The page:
Now, to say a few words about this image and why I don’t really consider it art. Interestingly, if this was created by someone else and I saw it hanging on a wall somewhere I would consider it art. For sure there are many artistic works that many people have many differing opinions on. In the larger sense, the historic sense, it is those people, outside of the creator, who decide on what is art. That being said, the question of what the artist considers art of his/her own creation has an incalculable effect on future projects and self image as an artist.
This image here is a good image. It is a solid photograph. However, every decision I made when creating this image was a technical one. All those choices add up to a cool photo, one that many people might consider art, but to me, its creator, it is just not invested with anything.
Thanks for reading!!!
I’m gonna do something weird for this photo of the week. The next paragraph in this post I wrote a while ago and now I don’t like it and don’t really agree with it. Instead of deleting it and starting over I think I am going to include it in this post and just add the new version after it. This blog is about process so I thought it might be interesting. I might also be lazy, but I would like to think that I not so lazy that I cant delete a paragraph.
A tall pointy building in the middle of the desert…
So, you can’t go to Dubai without going to see the Burj Kalifa, as of April 2012, the tallest building in the world. I was prepared to be amazed. What I was not prepared for was the sheer size of the building. Massive is word that does not really come close, but will do for now. It’s huge triangular base looks like something from a science fiction film. It is truly one of the most amazing sights I have ever seen. All that being said, I was not moved by the building the way I am by other huge buildings. The Burj is an engineering marvel, like so many buildings in the enormous city of Dubai, but it seems to lack “soul.” On some level buildings are the ultimate expression of humanity…(ran out of thoughts)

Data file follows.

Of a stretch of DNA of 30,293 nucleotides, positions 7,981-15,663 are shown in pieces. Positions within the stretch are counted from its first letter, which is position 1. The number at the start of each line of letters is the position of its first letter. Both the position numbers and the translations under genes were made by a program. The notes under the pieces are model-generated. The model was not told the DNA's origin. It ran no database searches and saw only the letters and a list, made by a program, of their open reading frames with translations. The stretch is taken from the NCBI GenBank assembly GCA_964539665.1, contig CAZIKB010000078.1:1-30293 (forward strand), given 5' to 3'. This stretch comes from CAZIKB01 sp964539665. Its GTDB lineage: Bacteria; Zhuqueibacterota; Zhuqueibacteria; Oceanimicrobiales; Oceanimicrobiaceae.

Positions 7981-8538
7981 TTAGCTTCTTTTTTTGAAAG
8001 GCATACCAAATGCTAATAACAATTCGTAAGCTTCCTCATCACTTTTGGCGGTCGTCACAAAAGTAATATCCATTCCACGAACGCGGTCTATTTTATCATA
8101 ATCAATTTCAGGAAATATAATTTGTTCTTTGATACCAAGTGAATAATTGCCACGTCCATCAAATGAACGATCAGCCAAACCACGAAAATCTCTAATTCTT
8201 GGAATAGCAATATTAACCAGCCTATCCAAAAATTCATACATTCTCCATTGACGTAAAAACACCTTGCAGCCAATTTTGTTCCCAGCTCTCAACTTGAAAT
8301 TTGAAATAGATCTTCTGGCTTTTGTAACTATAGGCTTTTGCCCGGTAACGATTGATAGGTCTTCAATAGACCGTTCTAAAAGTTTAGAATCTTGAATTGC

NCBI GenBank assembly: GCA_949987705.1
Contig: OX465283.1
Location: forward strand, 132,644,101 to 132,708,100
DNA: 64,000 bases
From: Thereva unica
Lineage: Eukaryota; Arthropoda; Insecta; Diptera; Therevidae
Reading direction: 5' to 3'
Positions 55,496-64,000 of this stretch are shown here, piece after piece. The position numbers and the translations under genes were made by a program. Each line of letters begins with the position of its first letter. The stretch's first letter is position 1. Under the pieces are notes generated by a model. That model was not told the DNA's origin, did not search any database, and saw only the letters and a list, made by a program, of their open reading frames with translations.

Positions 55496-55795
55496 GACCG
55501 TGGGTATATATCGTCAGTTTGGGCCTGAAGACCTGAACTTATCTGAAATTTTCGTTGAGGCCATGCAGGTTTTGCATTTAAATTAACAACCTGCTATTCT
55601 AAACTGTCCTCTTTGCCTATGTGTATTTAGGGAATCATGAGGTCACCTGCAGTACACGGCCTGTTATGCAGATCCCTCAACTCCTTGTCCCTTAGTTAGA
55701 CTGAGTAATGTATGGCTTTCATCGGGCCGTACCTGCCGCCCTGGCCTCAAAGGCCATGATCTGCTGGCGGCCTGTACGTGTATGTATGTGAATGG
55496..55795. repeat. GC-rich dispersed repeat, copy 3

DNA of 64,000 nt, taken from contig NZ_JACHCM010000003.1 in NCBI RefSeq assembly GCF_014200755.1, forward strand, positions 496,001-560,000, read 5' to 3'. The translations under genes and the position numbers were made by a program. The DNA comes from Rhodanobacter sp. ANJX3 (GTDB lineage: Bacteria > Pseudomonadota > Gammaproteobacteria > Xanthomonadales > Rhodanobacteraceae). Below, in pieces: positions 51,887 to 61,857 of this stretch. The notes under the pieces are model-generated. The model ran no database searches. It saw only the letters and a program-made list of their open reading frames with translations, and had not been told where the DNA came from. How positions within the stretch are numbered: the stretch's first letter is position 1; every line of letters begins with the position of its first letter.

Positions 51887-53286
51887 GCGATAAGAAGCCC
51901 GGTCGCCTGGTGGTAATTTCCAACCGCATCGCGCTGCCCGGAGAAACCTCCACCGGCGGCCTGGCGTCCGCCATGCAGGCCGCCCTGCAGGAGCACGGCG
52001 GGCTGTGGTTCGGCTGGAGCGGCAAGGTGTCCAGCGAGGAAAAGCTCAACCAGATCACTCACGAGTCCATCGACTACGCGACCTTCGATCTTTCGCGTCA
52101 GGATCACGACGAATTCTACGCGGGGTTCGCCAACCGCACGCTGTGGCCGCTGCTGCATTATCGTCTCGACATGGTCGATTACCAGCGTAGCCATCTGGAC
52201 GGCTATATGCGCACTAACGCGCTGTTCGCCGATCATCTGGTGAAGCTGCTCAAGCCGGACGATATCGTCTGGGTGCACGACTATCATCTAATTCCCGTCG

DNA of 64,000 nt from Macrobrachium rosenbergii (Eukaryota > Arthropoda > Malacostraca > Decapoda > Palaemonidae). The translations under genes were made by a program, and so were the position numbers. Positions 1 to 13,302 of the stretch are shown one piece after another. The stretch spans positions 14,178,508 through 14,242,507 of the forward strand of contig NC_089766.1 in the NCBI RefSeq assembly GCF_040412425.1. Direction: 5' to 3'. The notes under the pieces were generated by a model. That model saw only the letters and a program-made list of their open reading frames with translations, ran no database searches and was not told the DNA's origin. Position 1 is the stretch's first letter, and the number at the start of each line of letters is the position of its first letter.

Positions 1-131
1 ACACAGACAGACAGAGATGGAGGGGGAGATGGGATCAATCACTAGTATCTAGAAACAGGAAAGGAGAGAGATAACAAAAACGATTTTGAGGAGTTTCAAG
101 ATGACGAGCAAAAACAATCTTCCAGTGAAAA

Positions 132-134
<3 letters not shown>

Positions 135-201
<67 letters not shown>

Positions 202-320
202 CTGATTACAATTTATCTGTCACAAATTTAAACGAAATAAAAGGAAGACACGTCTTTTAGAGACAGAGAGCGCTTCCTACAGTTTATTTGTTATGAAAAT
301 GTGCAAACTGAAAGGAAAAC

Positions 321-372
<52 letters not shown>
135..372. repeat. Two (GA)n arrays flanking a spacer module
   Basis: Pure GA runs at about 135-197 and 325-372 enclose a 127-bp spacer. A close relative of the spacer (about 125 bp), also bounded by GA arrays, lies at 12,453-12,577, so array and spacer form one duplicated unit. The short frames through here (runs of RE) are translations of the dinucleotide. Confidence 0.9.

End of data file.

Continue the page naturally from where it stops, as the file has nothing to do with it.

The New Version
What can you say about the world tallest building? The size is only believable when you see it. There is almost no way not be impressed.
This photo was taken from a path leading to the base of the tower, I would say I was several thousand feet away. A 16mm lens was not wide enough to be any closer than this and capture the whole thing. As it is the top is cut off in the image as well. I was quite tempted to change the brick of the path yellow, but that seemed a but over the top. However OZ would be a place where this marvel would be at home. In fact the reflective glass does give it a bit if a green tinge and the emerald city did come to mind.
I very much wish that I could have taken a trip up in the tower, but my schedule was prohibitive so this was the best I could do. To be fair the exterior vantage is better for getting the sheer size.
I have several other pictures of the tower and I think I will have more and better things to say when I post those. At the moment I have not decided how I want to approach the interaction of engineering, architecture and art. I did want to get this image out there so you could check it out.
Thanks for reading!!!